This week I had the opportunity to do my Foundation awareness talk as the Program for the Dupont Circle Club in Washington, DC. President Amer and Foundation Chair Miel Hendrickson graciously met with me prior to the meeting to talk “Foundation Business.” If you happen to be downtown on a Tuesday evening and can make it over to Bistro Bistro, you really should visit this club.
Why? Because this is another club in the District that is breaking the traditional mold of Rotary clubs and growing a young and energetic membership. The club was only chartered a few years ago and boasts 38 (soon to be 40) members. As I said in my opening remarks to the club, “You guys have it all wrong. Your average age is 25 years too young. You have too many women in this club. And, your dues are entirely too inexpensive” Their secret, they think, is the dues. You only pay RI and District dues and a very small charge for….wait for it…..Happy Hour. So no sit down dinner costs and the restaurant cuts them a great deal for the room upstairs. Amer was bragging about having the lowest dues in the District, but I think the Olney Club (see post in archives,”It Don’t Have to be Fancy to be Great”) might give them a run for the money. Probably not surprisingly, both clubs are very upbeat about their growth goals.
During my visit the club was emotionally bidding goodbye to Rotarian and Paul Harris Fellow, Deb Foti, who is leaving the U.S. for opportunities overseas. Apparently this is one of the occupational hazards of DC Rotary clubs where members tend to travel a lot. I was floored when one of the members gave a happy dollar and praised Deb for not being “one of those scary Rotarians in the clubs we didn’t want to join.” (Note: I did give my own Happy Dollar for all of us “scary old” Rotarians everywhere.”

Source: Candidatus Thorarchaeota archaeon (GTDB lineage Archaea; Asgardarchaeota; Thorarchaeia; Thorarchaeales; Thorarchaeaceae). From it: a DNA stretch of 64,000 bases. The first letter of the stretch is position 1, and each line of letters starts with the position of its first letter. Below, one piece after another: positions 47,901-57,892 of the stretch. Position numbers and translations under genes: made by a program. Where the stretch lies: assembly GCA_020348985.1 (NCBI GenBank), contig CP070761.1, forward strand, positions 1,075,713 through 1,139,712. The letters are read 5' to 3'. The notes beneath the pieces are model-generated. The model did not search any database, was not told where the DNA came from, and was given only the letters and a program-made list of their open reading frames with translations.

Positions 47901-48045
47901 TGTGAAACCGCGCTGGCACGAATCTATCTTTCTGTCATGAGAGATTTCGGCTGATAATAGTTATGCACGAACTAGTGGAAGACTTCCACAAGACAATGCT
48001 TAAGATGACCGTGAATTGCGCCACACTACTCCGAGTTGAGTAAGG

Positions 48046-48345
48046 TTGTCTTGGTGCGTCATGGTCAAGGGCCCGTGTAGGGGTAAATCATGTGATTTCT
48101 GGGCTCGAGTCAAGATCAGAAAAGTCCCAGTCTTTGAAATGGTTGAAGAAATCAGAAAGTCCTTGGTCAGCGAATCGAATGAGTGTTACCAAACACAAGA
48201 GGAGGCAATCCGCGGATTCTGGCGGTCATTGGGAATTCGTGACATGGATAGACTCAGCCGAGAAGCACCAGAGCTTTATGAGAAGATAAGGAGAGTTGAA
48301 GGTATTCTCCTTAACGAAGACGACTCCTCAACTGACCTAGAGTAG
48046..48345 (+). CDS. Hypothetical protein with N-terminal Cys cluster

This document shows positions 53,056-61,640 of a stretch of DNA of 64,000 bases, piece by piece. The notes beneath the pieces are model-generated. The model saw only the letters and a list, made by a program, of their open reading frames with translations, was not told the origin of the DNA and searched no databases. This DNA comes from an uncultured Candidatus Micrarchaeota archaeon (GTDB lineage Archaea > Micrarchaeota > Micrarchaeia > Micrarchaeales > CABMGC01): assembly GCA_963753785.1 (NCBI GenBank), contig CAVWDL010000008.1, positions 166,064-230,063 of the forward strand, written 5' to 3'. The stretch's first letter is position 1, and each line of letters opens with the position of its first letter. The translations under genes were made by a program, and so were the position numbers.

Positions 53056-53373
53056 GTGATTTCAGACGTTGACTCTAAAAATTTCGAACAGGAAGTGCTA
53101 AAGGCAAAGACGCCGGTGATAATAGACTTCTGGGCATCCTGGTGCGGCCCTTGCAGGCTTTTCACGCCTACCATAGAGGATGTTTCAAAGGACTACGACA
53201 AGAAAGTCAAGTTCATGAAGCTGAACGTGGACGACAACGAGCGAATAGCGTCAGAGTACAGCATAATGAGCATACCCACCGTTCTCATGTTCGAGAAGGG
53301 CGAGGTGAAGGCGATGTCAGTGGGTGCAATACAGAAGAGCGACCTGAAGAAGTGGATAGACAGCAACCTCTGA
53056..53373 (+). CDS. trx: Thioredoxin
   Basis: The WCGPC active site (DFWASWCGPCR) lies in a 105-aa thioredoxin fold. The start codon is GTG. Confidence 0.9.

It’s true that the average member of the Dupont Circle club is young. But we all might consider if we ARE the old “scary” Rotarians in clubs these younger members don’t want to join. How welcoming are we to young members AND THERE GUESTS? Do we make the environment fun? Believe me, they have a lot of fun at Dupont Circle, if for no other reason that they aren’t weighed down by a big meal.
As for Foundation business, I found myself in the unusual position of counseling club leaders that they need to diversify their membership by getting a little older so they can take advantage of the experience, contacts, and yes, deep pockets, offered by our older members. Hey….we can be a lot of fun, too! It was gratifying to meet passionate Rotarians making it happen with their own model for dues, fun, food, and service projects. Check them out if you get a chance.